One of my favorite authors, Jen Hatmaker, has a podcast called, “For the Love”, where one of the last questions she asks her guests is, “What is saving your life right now?” I’ve thought a lot about what my answer would be if someone asked me that question. As I think about it, there have been a lot of different things that have saved my life over the years. But today if someone were to ask me, my answer would be Taekwondo. I started Taekwondo about a year ago, and it has been something that, especially over the last few months, has been saving my life. As an added a bonus I get to enjoy Taekwondo with my daughter, who absolutely loves it and excels at it. For three hours every week I get to forget about everything going on in my life, in my house, in my marriage while Master Maye and Master Jobin put me, and the entire class, through an intense workout. During those hour and a half workouts I get to work out, not only my body, but many of my frustrations. My frustrations about the PTSD that started chipping away at my marriage thirteen years ago, first in very subtle ways I did not see, and then in not so subtle ways over the last four years since Jim retired. My anger that Jim choose a career that took him away from our family so much and brought constant change whether it was deployments, TDYs, or PCSing. For an hour and a half I get to tire out my body doing intense drills, and then I get to kick and punch pads or bags, and even spar other people venting all my anger, frustration, and resentment. I’m not very good at Taekwondo, but it doesn’t matter Master Maye and Master Jobin continue to encourage me as well as everyone in the class. For three hours every week I have an escape.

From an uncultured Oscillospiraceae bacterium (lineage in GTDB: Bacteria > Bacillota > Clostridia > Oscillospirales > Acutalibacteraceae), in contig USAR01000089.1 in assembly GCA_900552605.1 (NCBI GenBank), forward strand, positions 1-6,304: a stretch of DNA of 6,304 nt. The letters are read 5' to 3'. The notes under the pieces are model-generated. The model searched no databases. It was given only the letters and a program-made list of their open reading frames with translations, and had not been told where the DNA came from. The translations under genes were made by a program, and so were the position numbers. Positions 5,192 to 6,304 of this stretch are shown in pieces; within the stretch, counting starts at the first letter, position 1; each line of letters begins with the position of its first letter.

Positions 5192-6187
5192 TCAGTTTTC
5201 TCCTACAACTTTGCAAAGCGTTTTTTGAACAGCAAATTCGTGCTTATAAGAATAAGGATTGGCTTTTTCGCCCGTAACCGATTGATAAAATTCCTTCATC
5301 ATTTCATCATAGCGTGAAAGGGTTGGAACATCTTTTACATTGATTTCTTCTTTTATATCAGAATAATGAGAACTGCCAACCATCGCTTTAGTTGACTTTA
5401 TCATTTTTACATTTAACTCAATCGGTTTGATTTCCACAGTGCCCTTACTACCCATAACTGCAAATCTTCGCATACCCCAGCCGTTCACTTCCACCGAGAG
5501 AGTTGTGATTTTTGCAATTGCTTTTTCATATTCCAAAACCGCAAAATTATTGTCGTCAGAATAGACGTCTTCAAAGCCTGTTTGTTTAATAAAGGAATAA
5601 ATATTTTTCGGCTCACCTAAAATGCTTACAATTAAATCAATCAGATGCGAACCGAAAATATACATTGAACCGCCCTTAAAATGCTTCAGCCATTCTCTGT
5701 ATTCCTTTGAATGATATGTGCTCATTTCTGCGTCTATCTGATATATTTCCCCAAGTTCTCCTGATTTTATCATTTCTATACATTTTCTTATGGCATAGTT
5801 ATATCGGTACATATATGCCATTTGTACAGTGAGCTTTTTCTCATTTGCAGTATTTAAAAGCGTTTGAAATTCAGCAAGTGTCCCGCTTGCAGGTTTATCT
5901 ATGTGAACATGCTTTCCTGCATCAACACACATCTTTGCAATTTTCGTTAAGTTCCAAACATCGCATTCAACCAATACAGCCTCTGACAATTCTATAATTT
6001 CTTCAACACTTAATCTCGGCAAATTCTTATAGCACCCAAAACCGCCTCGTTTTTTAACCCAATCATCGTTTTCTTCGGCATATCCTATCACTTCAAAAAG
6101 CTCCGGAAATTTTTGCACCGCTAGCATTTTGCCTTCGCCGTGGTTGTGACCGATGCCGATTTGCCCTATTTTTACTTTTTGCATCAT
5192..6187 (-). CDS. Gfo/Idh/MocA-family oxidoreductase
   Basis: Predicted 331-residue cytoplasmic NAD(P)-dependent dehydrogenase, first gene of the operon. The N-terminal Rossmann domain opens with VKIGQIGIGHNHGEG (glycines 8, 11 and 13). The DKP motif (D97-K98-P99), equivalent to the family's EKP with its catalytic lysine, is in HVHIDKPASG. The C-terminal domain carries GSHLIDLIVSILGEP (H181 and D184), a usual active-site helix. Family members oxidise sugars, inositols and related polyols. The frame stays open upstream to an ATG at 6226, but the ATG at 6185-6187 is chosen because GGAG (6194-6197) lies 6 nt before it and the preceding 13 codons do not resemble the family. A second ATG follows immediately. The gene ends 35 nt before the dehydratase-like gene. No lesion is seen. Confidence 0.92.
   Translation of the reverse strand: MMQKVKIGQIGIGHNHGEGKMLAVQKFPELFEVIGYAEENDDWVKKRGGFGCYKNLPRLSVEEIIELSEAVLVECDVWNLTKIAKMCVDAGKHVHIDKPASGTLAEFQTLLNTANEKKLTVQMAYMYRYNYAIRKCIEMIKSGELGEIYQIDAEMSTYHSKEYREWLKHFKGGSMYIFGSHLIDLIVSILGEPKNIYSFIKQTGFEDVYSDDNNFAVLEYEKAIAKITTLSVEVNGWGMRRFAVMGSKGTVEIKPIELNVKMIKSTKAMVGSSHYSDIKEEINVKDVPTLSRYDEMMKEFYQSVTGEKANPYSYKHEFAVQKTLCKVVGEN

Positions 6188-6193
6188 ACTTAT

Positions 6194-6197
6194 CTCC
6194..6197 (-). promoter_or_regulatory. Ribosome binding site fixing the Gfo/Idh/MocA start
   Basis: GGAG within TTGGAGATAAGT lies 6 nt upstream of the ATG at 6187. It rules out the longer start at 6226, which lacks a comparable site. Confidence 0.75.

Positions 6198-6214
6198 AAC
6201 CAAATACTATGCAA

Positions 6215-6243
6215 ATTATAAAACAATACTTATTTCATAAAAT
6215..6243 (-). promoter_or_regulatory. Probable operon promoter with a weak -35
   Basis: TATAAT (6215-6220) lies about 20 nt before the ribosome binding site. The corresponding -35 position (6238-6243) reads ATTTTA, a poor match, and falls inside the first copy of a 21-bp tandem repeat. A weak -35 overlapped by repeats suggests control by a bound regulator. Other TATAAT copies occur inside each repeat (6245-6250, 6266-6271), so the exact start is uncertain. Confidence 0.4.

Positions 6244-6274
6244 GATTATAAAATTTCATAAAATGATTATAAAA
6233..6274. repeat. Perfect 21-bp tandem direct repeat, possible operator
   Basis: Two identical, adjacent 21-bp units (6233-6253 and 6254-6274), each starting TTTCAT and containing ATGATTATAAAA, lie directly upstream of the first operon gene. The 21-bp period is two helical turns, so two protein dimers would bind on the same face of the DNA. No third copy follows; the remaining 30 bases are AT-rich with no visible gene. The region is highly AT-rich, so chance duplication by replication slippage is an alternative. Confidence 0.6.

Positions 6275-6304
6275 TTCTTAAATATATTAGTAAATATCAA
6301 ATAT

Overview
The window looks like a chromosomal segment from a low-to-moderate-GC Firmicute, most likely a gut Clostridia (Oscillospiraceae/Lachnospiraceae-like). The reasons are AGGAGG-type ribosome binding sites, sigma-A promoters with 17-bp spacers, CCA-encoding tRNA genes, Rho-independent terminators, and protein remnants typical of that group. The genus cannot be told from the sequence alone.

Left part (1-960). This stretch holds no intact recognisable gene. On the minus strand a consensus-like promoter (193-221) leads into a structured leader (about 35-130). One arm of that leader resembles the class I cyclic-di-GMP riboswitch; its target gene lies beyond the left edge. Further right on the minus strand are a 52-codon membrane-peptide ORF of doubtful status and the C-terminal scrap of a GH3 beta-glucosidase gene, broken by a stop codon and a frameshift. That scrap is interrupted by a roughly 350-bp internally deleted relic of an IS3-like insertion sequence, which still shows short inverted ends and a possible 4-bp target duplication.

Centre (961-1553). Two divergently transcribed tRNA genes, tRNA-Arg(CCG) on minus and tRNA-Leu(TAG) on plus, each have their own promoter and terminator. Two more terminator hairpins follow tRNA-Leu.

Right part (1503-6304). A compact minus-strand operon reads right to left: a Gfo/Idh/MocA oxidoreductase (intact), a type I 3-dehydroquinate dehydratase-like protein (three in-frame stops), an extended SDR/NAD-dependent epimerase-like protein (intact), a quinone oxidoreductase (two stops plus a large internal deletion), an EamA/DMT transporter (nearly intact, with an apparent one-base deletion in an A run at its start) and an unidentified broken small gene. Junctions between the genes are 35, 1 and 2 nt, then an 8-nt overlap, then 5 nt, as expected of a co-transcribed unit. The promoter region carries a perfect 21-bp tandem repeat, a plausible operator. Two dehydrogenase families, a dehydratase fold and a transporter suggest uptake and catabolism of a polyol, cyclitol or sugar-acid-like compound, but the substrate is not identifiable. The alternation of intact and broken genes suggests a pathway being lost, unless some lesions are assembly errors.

Taekwondo is currently saving my life, but as I said before, along the way there has always been something to help me. Six months after Jim and I got married we were stationed in Hawaii where I found solace in surfing. With a newborn and a toddler, stationed near Ft. Lewis from 2008-2009, it was my neighbor and fellow military wife, Jamie, who helped save my life. During the week days we hung out almost everyday, having playdates with our kids or taking them on outings. Through a connection with small children and a shared understanding of military life, she helped me feel not so alone. In 2010, when Jim deployed to Afghanistan for six months, it was my neighbor and close friend Brooke who helped save me. She was a listening ear, a work out buddy, and I could always count on her to help with the kids when I needed it. (She also brought over Starbucks often, which let’s face it, could save anyone.)
Each step along the way there was something that was saving my life. As military wives we need this, especially as the deployments mount. As my friend Anna once wrote, “Deployments suck, I’m sure there’s a more eloquent way to describe them, but that’s the word that comes to mind. As a spouse you merely survive the best you can, you never thrive, you feed your kids cereal for dinner and pray that no government car shows up that day.” I agree with Anna, that deployments do suck. So much of them is just about surviving. They are like the longest, most difficult endurance race you can imagine. As you start the race you have to believe, I can do this, but along the way things get tough, you can’t breathe, you have no idea how you will finish, but you have to. There is no giving up, because your spouse, your children, all depend on you surviving and finishing. So you do, you suck it up, and you survive. But I believe you have to find moments to thrive. It is those moments when you thrive that make you feel alive and keep you going. For me, right now it is Taekwondo. At other times it has been coffee and conversation with a friend, at times hiking or surfing, and at other times consistent workouts, for you it might be quiet time reading, time with friends, being active, but whatever it is you must carve out time for it. As a whole military wives are the most selfless people I know, who rarely take time for themselves always putting others and their family ahead of their own needs. That was me for many years, and I still continue to be that way. But we all must find that thing saving our lives and make it part of our routine. It just might be the thing that helps you survive and ultimately find moments where you thrive.